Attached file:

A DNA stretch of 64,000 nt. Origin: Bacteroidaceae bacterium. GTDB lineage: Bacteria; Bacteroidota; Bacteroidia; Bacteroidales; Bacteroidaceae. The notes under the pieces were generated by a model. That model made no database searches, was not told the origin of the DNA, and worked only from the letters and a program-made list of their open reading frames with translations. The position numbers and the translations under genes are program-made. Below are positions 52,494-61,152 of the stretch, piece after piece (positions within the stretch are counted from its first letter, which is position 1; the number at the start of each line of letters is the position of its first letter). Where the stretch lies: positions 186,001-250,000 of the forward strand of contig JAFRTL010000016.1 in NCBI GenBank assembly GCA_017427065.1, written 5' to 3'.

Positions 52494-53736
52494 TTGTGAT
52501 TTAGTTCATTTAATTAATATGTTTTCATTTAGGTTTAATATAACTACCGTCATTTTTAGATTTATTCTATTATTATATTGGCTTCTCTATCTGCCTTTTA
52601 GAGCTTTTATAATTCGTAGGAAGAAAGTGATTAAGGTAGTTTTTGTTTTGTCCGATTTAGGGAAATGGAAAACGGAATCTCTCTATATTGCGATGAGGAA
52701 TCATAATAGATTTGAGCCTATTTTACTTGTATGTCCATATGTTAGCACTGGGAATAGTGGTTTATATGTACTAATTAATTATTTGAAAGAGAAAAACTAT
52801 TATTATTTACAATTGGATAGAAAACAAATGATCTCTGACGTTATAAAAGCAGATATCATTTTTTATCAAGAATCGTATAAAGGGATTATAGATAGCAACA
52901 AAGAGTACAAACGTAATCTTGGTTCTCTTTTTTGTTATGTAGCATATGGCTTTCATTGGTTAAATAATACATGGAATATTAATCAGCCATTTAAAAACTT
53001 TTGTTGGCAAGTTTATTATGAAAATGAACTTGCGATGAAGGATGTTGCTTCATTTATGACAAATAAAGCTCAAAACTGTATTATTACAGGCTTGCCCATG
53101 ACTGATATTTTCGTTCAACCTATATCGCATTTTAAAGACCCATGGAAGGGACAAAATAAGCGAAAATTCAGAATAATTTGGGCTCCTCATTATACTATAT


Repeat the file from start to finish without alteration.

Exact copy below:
A DNA stretch of 64,000 nt. Origin: Bacteroidaceae bacterium. GTDB lineage: Bacteria; Bacteroidota; Bacteroidia; Bacteroidales; Bacteroidaceae. The notes under the pieces were generated by a model. That model made no database searches, was not told the origin of the DNA, and worked only from the letters and a program-made list of their open reading frames with translations. The position numbers and the translations under genes are program-made. Below are positions 52,494-61,152 of the stretch, piece after piece (positions within the stretch are counted from its first letter, which is position 1; the number at the start of each line of letters is the position of its first letter). Where the stretch lies: positions 186,001-250,000 of the forward strand of contig JAFRTL010000016.1 in NCBI GenBank assembly GCA_017427065.1, written 5' to 3'.

Positions 52494-53736
52494 TTGTGAT
52501 TTAGTTCATTTAATTAATATGTTTTCATTTAGGTTTAATATAACTACCGTCATTTTTAGATTTATTCTATTATTATATTGGCTTCTCTATCTGCCTTTTA
52601 GAGCTTTTATAATTCGTAGGAAGAAAGTGATTAAGGTAGTTTTTGTTTTGTCCGATTTAGGGAAATGGAAAACGGAATCTCTCTATATTGCGATGAGGAA
52701 TCATAATAGATTTGAGCCTATTTTACTTGTATGTCCATATGTTAGCACTGGGAATAGTGGTTTATATGTACTAATTAATTATTTGAAAGAGAAAAACTAT
52801 TATTATTTACAATTGGATAGAAAACAAATGATCTCTGACGTTATAAAAGCAGATATCATTTTTTATCAAGAATCGTATAAAGGGATTATAGATAGCAACA
52901 AAGAGTACAAACGTAATCTTGGTTCTCTTTTTTGTTATGTAGCATATGGCTTTCATTGGTTAAATAATACATGGAATATTAATCAGCCATTTAAAAACTT
53001 TTGTTGGCAAGTTTATTATGAAAATGAACTTGCGATGAAGGATGTTGCTTCATTTATGACAAATAAAGCTCAAAACTGTATTATTACAGGCTTGCCCATG
53101 ACTGATATTTTCGTTCAACCTATATCGCATTTTAAAGACCCATGGAAGGGACAAAATAAGCGAAAATTCAGAATAATTTGGGCTCCTCATTATACTATAT